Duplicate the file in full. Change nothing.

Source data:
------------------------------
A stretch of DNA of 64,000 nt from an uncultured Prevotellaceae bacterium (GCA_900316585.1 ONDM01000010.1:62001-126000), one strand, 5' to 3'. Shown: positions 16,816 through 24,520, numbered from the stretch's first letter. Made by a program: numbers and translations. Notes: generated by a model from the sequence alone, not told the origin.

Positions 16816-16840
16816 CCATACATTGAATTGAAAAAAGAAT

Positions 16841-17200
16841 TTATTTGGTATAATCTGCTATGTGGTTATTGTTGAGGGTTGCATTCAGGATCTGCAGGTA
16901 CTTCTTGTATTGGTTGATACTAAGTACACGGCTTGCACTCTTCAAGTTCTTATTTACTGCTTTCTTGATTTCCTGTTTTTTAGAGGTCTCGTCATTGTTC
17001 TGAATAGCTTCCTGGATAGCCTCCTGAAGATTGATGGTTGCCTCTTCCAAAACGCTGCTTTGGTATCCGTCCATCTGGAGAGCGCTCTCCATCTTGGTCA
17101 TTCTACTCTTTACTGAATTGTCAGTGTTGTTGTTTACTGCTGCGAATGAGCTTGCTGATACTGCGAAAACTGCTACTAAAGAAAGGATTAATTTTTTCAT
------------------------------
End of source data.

A stretch of DNA of 64,000 nt from an uncultured Prevotellaceae bacterium (GCA_900316585.1 ONDM01000010.1:62001-126000), one strand, 5' to 3'. Shown: positions 16,816 through 24,520, numbered from the stretch's first letter. Made by a program: numbers and translations. Notes: generated by a model from the sequence alone, not told the origin.

Positions 16816-16840
16816 CCATACATTGAATTGAAAAAAGAAT

Positions 16841-17200
16841 TTATTTGGTATAATCTGCTATGTGGTTATTGTTGAGGGTTGCATTCAGGATCTGCAGGTA
16901 CTTCTTGTATTGGTTGATACTAAGTACACGGCTTGCACTCTTCAAGTTCTTATTTACTGCTTTCTTGATTTCCTGTTTTTTAGAGGTCTCGTCATTGTTC
17001 TGAATAGCTTCCTGGATAGCCTCCTGAAGATTGATGGTTGCCTCTTCCAAAACGCTGCTTTGGTATCCGTCCATCTGGAGAGCGCTCTCCATCTTGGTCA
17101 TTCTACTCTTTACTGAATTGTCAGTGTTGTTGTTTACTGCTGCGAATGAGCTTGCTGATACTGCGAAAACTGCTACTAAAGAAAGGATTAATTTTTTCAT